Interview with Spring '10 Contest Runner-Up Eileen Granfors

Tuesday, September 21, 2010
Eileen’s Bio:

Eileen Granfors lives in Santa Clarita, California. A former army brat, Eileen is a proud UCLA alum. She joined the UCLA Writers’ Extension Program after retiring from thirty-four years of teaching high school English. She has completed two novels and is working on a historical novel, A Tale of Two Cities: The Prequel. She is currently seeking representation for her YA novel, Marisol’s Totally Epic Expectations. Her poetry anthology, White Sheets, is available on Lulu. She loves to spend time reading, writing, and playing with her dogs.
(Photo: Eileen with her cockerpoo, Nilla.)

Visit her website, Read, Write, Laugh, Rewrite with Eileen Granfors, for book reviews, grammar and usage, and poetry.

Check out Eileen's winning entry, Quality Time, then c'mon back to join our interview with her as she shares a bit of herself with us!

Interview by Jill Earl

WOW: Eileen, thank you for taking time out of your busy day to chat with us, and congratulations for placing in our contest. How does it all feel?

Eileen: I am thrilled to place in the WOW Flash Fiction Contest! Although we write because we love to write, recognition pumps the old adrenalin to keep on submitting.

WOW: Doesn’t it, though? You get so charged up, you feel you can write and submit anything! Love your response, Eileen! How about we begin by talking about your entry? What’s the story behind it?

Eileen: My story, Quality Time, came out of a visit to my grandkids. My grandson, Nate, and granddaughter, Neve, are so beloved and the center of their family. In my childhood, kids were as Lynda Barry noted, "We were children with the sound turned off," to be seen but not heard! I had great parents, but discipline was everything and self-esteem was not on the list.

WOW: I enjoyed the twist your story offered, not quite the ‘quality time’ we generally expect---or hope for in our relationships. I found myself hoping that your protagonist would crack, say something positive to his daughter. Well done!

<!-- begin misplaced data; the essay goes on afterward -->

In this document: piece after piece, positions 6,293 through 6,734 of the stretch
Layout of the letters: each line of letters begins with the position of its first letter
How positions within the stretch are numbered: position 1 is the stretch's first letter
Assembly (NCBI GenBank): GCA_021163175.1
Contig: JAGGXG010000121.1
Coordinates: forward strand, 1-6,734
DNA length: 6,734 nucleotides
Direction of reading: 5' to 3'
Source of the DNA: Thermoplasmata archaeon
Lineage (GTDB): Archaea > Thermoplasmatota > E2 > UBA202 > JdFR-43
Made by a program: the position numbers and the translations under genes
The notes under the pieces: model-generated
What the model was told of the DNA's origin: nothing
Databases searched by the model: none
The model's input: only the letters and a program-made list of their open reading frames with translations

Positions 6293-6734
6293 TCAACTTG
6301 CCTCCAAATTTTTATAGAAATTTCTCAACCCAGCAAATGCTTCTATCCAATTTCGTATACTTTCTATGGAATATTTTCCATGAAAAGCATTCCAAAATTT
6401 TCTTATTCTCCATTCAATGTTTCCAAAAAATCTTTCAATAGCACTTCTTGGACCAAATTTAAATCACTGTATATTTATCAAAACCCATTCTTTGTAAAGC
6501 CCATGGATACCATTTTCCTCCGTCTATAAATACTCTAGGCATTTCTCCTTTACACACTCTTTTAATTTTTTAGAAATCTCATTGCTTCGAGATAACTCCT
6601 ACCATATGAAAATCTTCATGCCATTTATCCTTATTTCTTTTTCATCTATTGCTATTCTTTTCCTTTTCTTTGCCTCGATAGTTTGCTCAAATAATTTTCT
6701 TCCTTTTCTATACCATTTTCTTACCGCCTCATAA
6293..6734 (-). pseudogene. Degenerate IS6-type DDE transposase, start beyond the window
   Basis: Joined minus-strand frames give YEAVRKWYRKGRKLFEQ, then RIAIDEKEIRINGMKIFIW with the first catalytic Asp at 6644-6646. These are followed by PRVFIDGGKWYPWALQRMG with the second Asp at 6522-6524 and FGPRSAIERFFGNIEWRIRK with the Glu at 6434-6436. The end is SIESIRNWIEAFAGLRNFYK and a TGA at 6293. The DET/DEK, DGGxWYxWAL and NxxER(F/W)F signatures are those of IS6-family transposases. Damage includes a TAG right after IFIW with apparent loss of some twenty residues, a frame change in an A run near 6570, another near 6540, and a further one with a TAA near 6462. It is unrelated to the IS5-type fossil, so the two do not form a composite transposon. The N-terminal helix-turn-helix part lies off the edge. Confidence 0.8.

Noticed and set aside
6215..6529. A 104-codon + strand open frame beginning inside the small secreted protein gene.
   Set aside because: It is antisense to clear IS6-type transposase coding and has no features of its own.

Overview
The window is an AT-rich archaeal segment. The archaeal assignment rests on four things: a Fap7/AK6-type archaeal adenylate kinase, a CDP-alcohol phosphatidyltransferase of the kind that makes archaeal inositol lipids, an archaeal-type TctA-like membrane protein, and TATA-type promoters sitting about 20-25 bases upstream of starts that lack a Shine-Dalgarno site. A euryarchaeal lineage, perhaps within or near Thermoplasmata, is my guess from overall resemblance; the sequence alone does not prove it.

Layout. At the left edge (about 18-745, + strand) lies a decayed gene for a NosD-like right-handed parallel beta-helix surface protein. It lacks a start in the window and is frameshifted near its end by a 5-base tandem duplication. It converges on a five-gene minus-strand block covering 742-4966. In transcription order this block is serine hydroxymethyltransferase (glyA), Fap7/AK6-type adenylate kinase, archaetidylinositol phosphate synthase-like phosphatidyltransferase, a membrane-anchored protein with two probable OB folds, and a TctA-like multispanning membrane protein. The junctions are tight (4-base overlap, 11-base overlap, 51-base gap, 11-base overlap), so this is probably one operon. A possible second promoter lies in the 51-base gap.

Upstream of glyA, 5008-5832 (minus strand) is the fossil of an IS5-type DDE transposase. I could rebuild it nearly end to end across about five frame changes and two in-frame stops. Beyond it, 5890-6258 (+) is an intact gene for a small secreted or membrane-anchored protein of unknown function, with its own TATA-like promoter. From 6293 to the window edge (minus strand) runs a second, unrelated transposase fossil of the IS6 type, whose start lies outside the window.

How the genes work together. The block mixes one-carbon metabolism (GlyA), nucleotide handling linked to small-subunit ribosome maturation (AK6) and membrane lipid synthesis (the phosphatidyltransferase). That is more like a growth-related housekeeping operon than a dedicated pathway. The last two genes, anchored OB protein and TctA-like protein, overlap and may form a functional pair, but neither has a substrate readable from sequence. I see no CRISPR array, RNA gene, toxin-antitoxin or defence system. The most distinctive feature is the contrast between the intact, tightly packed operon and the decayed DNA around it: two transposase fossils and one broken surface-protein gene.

Moving onto your writing history, can you tell us a bit about it?

Eileen: I have loved books and writing since childhood. When I was three, I wanted to write my middle name, which is Gladys. My mom thought I said “Lettuce.” For several weeks, I wrote my name as Eileen Lettuce Clemens. Later, my second and third grade teachers encouraged my writing of plays and stories. In high school, I wrote thousands of letters to friends when I moved to St. Louis, MO, as well as articles for the school newspaper.

It was only after retiring from thirty-four years of teaching senior high (grammar and college composition) that I thought about giving fiction a try. I enrolled in the UCLA Extension Writers’ Program and found a whole new life. My writing teachers and classmates energize me. I love getting lost in the world of books, whether it’s one that I am reading or one that I am writing. The Barry’s quote above was from an essay called "The Sanctuary of School," which is exactly what school was for me.

WOW: (Laughs) Okay, your “Lettuce” story is hilarious! It’s good that early on you had teachers on hand to help you along in your writing. Having a supportive community of writers makes the writing process worthwhile, and good you got so much out of your time at UCLA. You’re a perfect example that it’s never too late to pursue writing. Since we’re on the subject, are there specific themes you like to explore in your work?